Remodelers: Always Helping

Take a minute and count the number of times in a day you help someone. I’m serious. Take 30 seconds and figure out the last time you helped someone during your work day. It happens more often than you might think. Remodelers spend a large amount of time talking to people — clients, manufacturer reps, staff, subcontractors, lumber yard staff, supply house counter reps, zoning board members, engineers and many others — so odds are, you’ve helped someone today.

Too busy to think about this? Don’t want to? Fine, I’ll make a list of how I believe remodelers help others each day.

Remodelers fix problems. Half of the house featured on page 16 of this issue was hanging by steel cables off the other half of the home. Floors sagged by several inches, and the framing above the kitchen had been compromised by a previous contractor’s shoddy craftsmanship. The homeowners feared for their safety, and that they’d have to tear down their home. A remodeler fixed the problem, improved living conditions, and did so in time for the homeowner’s child’s wedding. Think of how many times you’ve fixed similar problems for clients.

Remodelers improve life. During the past 40 years, this magazine has featured numerous remodeling projects in which remodelers modified spaces to improve life for their occupants, such as bringing family members together, providing privacy, creating storage or entertainment space and improving functionality. Homeowners, in desperation, look to remodelers as saviors who allow them to enjoy life in ways not experienced before.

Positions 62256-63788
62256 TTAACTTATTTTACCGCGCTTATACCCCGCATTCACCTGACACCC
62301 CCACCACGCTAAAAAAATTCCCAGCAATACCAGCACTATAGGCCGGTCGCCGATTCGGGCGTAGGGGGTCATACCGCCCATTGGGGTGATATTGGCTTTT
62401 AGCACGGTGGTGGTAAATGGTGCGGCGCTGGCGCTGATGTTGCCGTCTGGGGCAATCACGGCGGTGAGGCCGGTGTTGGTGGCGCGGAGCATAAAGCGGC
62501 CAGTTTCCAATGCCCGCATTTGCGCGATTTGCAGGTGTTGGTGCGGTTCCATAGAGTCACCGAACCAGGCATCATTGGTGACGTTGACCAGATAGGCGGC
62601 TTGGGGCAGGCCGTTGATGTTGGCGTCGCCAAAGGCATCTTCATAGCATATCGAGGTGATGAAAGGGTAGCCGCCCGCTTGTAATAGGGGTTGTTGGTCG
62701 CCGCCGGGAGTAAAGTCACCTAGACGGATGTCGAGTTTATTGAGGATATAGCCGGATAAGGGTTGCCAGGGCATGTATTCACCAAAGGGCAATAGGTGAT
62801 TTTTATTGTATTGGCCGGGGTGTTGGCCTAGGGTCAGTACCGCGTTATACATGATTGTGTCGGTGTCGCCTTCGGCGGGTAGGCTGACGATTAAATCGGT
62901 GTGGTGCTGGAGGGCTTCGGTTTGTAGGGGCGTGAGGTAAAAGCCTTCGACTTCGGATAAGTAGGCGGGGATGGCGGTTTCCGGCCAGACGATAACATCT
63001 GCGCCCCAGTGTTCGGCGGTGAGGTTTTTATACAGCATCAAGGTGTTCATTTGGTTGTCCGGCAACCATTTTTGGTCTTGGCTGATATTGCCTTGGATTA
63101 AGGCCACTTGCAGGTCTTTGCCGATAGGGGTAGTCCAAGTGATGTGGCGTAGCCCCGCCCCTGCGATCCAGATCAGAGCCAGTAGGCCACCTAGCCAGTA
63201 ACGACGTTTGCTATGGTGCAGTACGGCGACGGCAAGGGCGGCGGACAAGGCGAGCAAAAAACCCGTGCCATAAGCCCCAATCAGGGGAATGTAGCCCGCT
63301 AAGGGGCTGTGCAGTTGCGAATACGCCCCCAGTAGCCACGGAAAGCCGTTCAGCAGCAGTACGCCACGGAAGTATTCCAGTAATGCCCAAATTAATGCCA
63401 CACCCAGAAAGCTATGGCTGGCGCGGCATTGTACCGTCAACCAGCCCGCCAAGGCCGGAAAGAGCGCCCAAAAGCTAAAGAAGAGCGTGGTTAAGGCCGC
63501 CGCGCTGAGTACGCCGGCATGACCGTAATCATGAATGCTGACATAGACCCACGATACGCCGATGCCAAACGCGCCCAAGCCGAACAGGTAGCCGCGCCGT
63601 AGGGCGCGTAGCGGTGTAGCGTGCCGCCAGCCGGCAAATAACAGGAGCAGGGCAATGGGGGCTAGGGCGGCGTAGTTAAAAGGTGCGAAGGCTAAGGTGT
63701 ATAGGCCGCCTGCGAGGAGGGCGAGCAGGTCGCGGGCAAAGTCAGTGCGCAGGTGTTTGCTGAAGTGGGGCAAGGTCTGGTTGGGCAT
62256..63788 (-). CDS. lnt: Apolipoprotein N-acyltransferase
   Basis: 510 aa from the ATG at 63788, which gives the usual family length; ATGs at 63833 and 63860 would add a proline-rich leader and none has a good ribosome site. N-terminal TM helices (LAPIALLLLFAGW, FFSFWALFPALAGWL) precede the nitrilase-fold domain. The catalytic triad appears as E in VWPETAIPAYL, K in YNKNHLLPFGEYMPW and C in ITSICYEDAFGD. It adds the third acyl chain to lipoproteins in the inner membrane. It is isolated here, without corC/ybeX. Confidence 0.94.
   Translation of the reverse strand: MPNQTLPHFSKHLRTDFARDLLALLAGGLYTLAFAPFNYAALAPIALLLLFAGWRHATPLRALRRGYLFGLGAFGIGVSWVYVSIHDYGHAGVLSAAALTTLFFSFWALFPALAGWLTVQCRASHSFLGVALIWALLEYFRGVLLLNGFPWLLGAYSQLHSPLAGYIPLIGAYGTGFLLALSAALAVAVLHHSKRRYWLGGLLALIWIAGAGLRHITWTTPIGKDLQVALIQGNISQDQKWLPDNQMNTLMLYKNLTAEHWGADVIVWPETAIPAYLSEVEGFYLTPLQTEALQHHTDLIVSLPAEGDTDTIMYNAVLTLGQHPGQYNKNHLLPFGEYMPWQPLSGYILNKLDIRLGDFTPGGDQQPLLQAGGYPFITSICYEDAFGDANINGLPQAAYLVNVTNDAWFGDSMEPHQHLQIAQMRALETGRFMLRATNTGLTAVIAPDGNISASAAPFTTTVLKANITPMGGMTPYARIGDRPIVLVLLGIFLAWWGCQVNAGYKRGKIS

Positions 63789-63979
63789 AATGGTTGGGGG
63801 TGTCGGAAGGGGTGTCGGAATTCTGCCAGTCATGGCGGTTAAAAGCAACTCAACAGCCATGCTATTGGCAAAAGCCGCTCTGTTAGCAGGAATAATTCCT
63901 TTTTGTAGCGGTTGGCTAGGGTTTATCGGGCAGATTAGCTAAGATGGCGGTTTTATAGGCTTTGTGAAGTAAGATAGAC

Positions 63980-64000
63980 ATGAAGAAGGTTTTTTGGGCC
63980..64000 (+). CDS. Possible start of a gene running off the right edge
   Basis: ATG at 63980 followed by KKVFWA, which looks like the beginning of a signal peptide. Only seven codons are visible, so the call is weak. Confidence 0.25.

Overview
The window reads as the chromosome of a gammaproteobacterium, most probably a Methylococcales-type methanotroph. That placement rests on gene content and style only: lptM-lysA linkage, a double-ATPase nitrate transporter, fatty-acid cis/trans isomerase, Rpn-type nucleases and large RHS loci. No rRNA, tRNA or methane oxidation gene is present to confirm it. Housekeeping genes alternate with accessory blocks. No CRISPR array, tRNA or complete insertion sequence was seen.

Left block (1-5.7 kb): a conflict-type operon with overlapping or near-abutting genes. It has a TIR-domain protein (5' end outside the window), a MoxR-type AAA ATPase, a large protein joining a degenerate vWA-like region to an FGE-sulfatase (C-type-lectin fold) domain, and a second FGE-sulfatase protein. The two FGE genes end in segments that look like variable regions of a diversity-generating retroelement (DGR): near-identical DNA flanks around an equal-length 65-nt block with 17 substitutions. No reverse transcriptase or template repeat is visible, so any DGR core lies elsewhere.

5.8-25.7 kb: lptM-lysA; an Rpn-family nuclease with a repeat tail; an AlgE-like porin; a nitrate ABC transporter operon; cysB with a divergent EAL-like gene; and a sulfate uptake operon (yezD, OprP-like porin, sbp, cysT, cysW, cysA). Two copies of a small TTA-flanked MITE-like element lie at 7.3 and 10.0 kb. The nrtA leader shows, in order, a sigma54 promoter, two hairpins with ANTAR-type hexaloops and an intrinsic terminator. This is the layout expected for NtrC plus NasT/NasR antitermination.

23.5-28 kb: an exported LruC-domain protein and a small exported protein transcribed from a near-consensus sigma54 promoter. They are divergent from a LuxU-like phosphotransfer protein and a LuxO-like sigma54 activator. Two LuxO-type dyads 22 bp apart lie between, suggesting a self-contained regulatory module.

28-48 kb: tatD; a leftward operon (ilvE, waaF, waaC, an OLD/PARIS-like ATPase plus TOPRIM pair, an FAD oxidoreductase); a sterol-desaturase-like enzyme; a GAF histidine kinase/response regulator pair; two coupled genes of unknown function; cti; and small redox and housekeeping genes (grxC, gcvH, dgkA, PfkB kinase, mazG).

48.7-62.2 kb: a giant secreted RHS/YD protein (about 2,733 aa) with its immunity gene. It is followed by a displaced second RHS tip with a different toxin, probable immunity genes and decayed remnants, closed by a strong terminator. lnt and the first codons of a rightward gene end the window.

Remodelers create beauty. When not solving problems or improving life, remodelers are making the world a more beautiful place. Clients seek out remodelers to make their homes beautiful; but, it’s not just their home, it’s their world. It’s where they spend two-thirds of their lives, and remodelers make that space beautiful. Think of the ugliest home you’ve remodeled. Remember how awful it was? Now think of how beautiful it is thanks to your work.

Remodelers build value. You’re not only a remodeler, you’re an investment consultant and financial advisor. Each day, you’re advising people how to invest their money, where to save, where to splurge and what has the highest rate of return. They entrust their precious money to you.

Remodelers support communities. Look at page 38 of this issue and spend 10 minutes reading this two-page article. It’ll make you feel better. The article highlights four remodelers doing good in their communities, helping those in need. Remodelers do much for their local communities, and are humble about it. When I meet remodelers they rarely talk about the community service they do, unless I ask. Then, I watch them light up when they tell me about it.

Even magazine editors help people. While at the mall recently I approached the top of an escalator and saw a mother with two children. The mother was urging one of the children to go down the escalator. The reluctant child would not budge, so the mom attempted the “Fine, we’ll leave you behind” strategy, hoping the reluctant child would be scared into following. Didn’t happen. The child then looked up at me and I held my hand out and asked, “Want to hold my hand and go down together?” She smiled, nodded, grabbed my hand and we went down the scary escalator together. The mom couldn’t believe it, and all it took was a stranger’s outreached hand. It made my day.

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